Marconi Union Haunts "Ghost Stations": Echoes Bonus CD of the Month for August
The English ambient trio Marconi Union returns with a new album of deep glitch and mysterious excursions. Consisting of just four long, 10-to-14 minute tracks, the band mostly jettisons the dub ambient sound that had marked their previous work and drift into pure space. The album is bookended by the two most driving tracks, “Sleeper” and “Riser.”
“Sleeper” is the darker of the two. Out of abstract sounds, an industrial groove emerges against horror-movie organ, nattering cicada guitar and insistent loops. This track is the yin to the yang of their famous earlier composition “Weightless” which was promoted by the British Academy of Sound Therapy as “the world’s most relaxing song.” There is no anxiety-reduction in “Sleeper,” as Giorgio Li Calzi blows some Miles-inspired trumpet blasts and stacked trumpet chords across the ominous rhythm. This sleeper is in a fever dream.
“Riser” opens in a similarly disconnected fashion recalling Miles Davis’ “He Loved Him Madly,” with haunting abstract sounds, disconnected guitar riffs, and surging pads. But then the groove comes in and you’re at home, or at least, home in space. Synths whoosh by, unmoored sounds drift through, and then Jamie Crossley’s electric guitar starts threading a melody, first in call and response with a synthesizer, then giving way to more trumpet from Li Calzi.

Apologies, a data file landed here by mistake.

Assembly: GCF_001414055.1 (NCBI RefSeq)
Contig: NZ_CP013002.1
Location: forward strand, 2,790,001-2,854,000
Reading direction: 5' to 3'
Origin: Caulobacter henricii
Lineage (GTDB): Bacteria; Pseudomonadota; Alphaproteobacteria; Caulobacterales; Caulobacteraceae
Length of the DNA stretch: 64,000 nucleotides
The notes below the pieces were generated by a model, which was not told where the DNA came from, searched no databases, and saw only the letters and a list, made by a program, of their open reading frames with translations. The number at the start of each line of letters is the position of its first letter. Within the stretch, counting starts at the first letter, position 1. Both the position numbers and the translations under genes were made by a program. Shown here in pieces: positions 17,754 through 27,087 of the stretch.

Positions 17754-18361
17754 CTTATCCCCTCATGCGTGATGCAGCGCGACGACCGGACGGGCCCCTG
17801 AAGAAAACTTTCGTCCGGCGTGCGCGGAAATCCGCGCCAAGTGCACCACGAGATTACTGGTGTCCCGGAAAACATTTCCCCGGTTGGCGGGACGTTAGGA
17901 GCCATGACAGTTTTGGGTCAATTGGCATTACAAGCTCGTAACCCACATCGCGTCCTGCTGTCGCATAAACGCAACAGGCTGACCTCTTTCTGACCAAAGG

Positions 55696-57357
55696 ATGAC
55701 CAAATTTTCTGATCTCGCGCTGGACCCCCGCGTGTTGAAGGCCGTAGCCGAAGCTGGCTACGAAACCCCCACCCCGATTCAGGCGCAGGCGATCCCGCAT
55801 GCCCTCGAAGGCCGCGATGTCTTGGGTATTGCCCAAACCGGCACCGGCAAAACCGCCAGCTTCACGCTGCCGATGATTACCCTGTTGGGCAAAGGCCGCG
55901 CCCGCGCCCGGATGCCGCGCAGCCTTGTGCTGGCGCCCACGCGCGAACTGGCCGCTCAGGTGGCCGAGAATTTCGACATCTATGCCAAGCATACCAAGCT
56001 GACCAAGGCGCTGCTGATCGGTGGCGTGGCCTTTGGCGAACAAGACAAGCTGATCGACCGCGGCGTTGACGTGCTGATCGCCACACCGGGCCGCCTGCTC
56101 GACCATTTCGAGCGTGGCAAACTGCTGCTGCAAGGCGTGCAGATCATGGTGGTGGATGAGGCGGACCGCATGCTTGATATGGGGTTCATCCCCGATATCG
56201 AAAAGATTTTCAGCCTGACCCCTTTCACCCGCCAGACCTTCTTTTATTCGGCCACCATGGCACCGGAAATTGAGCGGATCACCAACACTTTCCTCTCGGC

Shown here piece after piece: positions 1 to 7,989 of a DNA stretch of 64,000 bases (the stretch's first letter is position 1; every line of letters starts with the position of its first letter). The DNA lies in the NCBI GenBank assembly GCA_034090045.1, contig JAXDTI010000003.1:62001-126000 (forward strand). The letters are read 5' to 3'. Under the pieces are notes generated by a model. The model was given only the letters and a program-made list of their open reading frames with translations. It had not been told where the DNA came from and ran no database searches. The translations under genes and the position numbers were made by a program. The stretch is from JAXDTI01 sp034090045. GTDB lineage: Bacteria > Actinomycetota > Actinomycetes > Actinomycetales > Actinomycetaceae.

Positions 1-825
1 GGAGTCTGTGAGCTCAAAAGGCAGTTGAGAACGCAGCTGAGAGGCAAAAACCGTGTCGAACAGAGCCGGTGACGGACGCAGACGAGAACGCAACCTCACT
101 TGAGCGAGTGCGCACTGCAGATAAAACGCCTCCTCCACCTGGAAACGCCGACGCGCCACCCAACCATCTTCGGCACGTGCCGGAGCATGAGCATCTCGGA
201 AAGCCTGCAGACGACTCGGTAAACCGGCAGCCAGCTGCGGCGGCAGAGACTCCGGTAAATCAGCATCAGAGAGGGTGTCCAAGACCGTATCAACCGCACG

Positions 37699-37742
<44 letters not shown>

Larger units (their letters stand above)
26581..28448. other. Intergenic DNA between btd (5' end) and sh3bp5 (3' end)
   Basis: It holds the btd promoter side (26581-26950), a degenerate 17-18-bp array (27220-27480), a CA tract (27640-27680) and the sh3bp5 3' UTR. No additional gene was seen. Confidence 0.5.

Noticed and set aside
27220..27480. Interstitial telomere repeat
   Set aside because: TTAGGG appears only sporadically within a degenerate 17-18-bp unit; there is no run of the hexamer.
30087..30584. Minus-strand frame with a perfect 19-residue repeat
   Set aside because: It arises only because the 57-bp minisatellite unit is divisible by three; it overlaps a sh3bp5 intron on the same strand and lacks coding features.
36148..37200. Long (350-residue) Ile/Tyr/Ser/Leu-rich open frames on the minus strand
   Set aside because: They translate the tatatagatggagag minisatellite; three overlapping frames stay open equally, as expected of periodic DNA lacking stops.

The middle tracks are less rhythm-driven. “Remnant/Shadow Scheme” begins surprisingly with spare piano chords. It’s an Enoesque textural expanse featuring mellotron string pads and shadowy noises wafting through a spare, open sound field. It’s the score you might hear in a derelict and decayed factory.
While “Remnant/Shadow Scheme” eventually picks up a groove six minutes in, “Abandoned/In Silence” remains in languid repose for over seven minutes. This is an ambient chamber work of sustained strings, Harold Budd-like piano chords and mournful clarinet provided by Andy Dobson of Digitonal. Eventually a reverse guitar chord is looped into a rhythm, and marching 4/4 drums push the piece along.
On Ghost Stations, Marconi Union continues to be one of the most inventive and challenging of ambient bands.
~ John Diliberto